and syringes to administer it by hypodermic injection. Few physicians were comfortable using opioids for normal labor, however, for fear of its effects on the child and on uterine contractions. Fear of opioids continued among physicians, even after 1914 when C. J. Gauss, a German obstetrician, popularized "Twilight Sleep" among the general public. The discovery of local anesthesia in 1884 stimulated physicians to explore other options. During the first half of the twentieth century a spate of papers appeared that described the obstetric applications of spinal, presacral, periaortic, and paravertebral blocks. Of these many methods, the only ones to survive were spinal and epidural blocks. During the first half of the twentieth century, obstetricians used spinal blocks extensively for the second stage of labor, as part of a philosophy of practice that favored routine use of an episiotomy and forceps, even for uncomplicated deliveries. Epidural anesthesia became popular after 1940, through the clinical studies of Robert Hingson, the development of plastic catheters, and the discovery of safer, more effective local anesthetic drugs. The recent discovery of pain receptors in dorsal nerve roots sensitive to opioids has increased the usefulness of these blocks. Dramatic innovations in clinical management should not overshadow the important contributions of basic science. Many improvements in the management of the pain of childbirth were a direct outgrowth of studies of the anatomy and physiology of pain, the physiology of labor, placental transport, drug action, and of descriptions of the physical and chemical environment of the fetus. Nor should we overlook the contributions of patients. For physicians, the first century of obstetric anesthesia was an era of hesitancy. They resisted using anesthesia for normal deliveries in the belief that childbirth was a natural process and that anesthesia was an unnecessary intrusion. They resisted using any new drugs or techniques until they could prove their safety. In many respects the attitude of nineteenth century physicians resembles that of the Food and Drug Administration today. It was several decades of intense social pressure from patients, not clinical or scientific data, that finally induced physicians to forget their fears and use anesthesia regularly for normal deliveries. In every sense, the progress in obstetric anesthesia for the last century and a half represents a collaboration between physicians and patients. The exhibit of the Wood LibraryMuseum at this year's meeting of the ASA will celebrate a century and a half of progress in the medical management of the pain of childbirth. It will also honor many physicians and patients, now dead, who contributed to the development of our specialty. Donald Caton, M.D. University of Florida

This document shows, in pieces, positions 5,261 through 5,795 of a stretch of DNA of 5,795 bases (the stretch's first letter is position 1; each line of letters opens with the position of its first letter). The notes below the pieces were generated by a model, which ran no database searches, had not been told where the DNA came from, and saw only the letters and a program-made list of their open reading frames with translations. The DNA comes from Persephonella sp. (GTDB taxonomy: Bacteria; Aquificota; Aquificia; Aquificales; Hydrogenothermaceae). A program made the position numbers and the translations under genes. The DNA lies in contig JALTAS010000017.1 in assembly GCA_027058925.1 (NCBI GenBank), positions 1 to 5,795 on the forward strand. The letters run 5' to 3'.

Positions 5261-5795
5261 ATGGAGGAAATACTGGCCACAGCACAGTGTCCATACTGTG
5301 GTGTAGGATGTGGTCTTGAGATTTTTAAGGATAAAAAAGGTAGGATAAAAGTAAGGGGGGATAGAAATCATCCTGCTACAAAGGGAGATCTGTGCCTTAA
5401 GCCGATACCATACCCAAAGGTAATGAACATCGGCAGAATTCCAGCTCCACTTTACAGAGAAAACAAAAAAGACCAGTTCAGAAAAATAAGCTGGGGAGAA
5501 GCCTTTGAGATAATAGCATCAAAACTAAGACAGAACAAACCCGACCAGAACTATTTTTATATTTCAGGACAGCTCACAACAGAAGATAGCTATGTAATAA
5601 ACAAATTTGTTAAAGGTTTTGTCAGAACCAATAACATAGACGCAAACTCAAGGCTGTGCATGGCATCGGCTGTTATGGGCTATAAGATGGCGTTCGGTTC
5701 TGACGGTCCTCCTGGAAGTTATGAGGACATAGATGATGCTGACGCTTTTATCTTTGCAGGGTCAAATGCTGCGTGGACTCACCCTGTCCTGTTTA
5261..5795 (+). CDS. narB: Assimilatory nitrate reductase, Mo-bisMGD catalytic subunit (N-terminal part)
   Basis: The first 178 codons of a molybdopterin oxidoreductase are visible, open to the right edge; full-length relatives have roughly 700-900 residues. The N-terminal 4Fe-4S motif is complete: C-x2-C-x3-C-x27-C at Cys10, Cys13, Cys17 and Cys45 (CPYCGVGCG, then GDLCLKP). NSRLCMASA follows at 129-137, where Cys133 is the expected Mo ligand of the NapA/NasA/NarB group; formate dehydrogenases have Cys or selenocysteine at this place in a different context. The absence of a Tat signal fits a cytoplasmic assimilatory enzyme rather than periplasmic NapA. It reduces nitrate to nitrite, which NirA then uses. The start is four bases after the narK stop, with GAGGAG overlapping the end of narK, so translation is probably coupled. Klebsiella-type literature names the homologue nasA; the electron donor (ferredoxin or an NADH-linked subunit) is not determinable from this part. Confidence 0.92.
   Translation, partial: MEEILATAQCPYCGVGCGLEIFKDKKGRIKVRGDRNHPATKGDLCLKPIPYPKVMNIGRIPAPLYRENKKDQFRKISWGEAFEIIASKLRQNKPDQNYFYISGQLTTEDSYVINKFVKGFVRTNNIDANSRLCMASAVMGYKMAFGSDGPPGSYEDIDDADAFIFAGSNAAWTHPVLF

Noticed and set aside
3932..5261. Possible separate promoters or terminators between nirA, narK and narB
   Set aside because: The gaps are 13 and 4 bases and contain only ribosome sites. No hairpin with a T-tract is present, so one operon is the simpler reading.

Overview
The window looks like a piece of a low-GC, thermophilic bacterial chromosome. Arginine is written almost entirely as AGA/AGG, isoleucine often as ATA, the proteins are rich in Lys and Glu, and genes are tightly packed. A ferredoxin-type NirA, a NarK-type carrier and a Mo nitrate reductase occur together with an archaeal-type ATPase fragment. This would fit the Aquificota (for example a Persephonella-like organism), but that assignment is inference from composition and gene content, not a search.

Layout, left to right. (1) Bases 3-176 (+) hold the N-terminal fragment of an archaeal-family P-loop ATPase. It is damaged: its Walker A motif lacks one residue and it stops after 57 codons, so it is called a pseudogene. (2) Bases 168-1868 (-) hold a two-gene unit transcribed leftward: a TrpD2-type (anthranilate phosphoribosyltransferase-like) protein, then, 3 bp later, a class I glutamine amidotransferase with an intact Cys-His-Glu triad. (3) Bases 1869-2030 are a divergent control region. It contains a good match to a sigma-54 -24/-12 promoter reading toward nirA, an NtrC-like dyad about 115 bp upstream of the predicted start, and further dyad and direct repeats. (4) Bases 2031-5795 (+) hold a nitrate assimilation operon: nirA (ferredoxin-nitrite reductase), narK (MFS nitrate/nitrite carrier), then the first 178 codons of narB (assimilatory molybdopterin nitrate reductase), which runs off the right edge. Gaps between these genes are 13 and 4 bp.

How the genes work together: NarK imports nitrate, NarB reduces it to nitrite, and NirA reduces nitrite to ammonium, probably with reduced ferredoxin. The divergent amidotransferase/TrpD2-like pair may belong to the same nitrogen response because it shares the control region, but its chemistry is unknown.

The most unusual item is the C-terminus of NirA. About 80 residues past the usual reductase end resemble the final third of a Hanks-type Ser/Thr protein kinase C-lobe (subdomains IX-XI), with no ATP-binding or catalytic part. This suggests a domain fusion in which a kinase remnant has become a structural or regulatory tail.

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A Sesquicentennial Celebration

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A Sesquicentennial Celebration